In July, Industrial Fabrics Association International (IFAI) president Mary Hennessy announced an initiative to create a searchable database for the Department of Defense (DOD) to identify industrial fabrics companies and products under the Military Uniform System Technology (MUST) program funded by the Defense Logistics Agency (DLA).

Maureen MacGillivray, professor of apparel merchandising and design at Central Michigan University who won the award for the program from the Department of Defense, and Robert Bona, CEO of AdvanTech Inc. of Annapolis, Md., are working on the programming and administration of this project for IFAI’s Military Division. In August, IFAI presented a webinar on the topic; at IFAI Expo 2015 in October, MacGillivray, her CMU colleague Tanya Domina, and Bona gave a demonstration on the MUST portal.

“The project focuses on improving collaboration between military and commercial manufacturers through the development of an Internet-based knowledge base that contains fabric specifications and properties available for purchase by the DLA or military services,” MacGillivray says. “Fabric manufacturers are submitting their spec sheets. Textile testers are submitting testing results and end product manufacturers are submitting product information.”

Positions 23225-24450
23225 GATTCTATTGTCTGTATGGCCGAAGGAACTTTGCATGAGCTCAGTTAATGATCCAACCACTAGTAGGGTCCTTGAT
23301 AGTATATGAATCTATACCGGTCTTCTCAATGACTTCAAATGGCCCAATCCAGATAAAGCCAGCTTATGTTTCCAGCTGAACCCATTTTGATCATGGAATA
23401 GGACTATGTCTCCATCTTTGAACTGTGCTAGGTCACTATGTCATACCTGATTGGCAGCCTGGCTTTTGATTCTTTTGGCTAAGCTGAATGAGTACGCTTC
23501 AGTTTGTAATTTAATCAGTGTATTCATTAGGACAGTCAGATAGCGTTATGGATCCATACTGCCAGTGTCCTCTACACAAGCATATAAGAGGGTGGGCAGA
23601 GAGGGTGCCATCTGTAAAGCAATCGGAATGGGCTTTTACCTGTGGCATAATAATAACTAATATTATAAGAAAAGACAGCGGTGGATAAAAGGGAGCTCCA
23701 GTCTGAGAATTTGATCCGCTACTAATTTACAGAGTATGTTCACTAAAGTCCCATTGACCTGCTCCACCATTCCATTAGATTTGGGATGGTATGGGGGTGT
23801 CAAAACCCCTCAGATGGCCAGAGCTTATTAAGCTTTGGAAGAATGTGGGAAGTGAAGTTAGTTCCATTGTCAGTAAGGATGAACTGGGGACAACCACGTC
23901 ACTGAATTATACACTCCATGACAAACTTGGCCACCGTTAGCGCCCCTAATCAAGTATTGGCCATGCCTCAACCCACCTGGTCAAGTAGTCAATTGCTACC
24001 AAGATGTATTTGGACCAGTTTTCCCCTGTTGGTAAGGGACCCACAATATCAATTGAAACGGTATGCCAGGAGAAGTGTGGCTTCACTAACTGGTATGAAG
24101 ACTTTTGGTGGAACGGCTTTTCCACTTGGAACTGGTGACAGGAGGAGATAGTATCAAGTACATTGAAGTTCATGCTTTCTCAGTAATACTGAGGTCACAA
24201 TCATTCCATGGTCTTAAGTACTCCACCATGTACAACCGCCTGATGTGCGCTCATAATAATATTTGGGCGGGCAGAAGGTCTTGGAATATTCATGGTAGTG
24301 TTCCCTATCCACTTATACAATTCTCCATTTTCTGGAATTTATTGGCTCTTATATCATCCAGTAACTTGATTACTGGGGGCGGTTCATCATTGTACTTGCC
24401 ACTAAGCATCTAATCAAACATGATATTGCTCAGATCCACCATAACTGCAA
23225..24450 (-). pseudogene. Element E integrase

Aimed in part at streamlining the supply chain effort associated with developing and implementing new requirements for items, the initiative will be evaluated over the next several months.

In September, the Army began rolling out a new camouflage pattern. The design is expected to completely replace the previous camouflage design by October 2019. Photo: U.S. Army Natick SRDEC
In September, the Army began rolling out a new camouflage pattern. The design is expected to completely replace the previous camouflage design by October 2019. Photo: U.S. Army Natick SRDEC

“Scorpion” is rolled out

The rollout of the Army’s new camouflage pattern (called Scorpion W2) began in September, with the goal to have every soldier wearing the improved design by October 2019. Packs, pouches and other equipment also are affected by the change.

“The biggest thing when they change a pattern or material is that you are faced with a large minimum order; and if you don’t have large solicitations to consume that, then it makes it difficult to do R & D work,” says Wayne Hiegert of Polo Custom Products, which uses camouflage fabric for its holster and patient wrap.

“Sometimes you are limited on what you can get in a new camouflage pattern, and if you are doing the R & D work to show the government a better product, you have to decide whether you want to make that investment in R & D,” he says.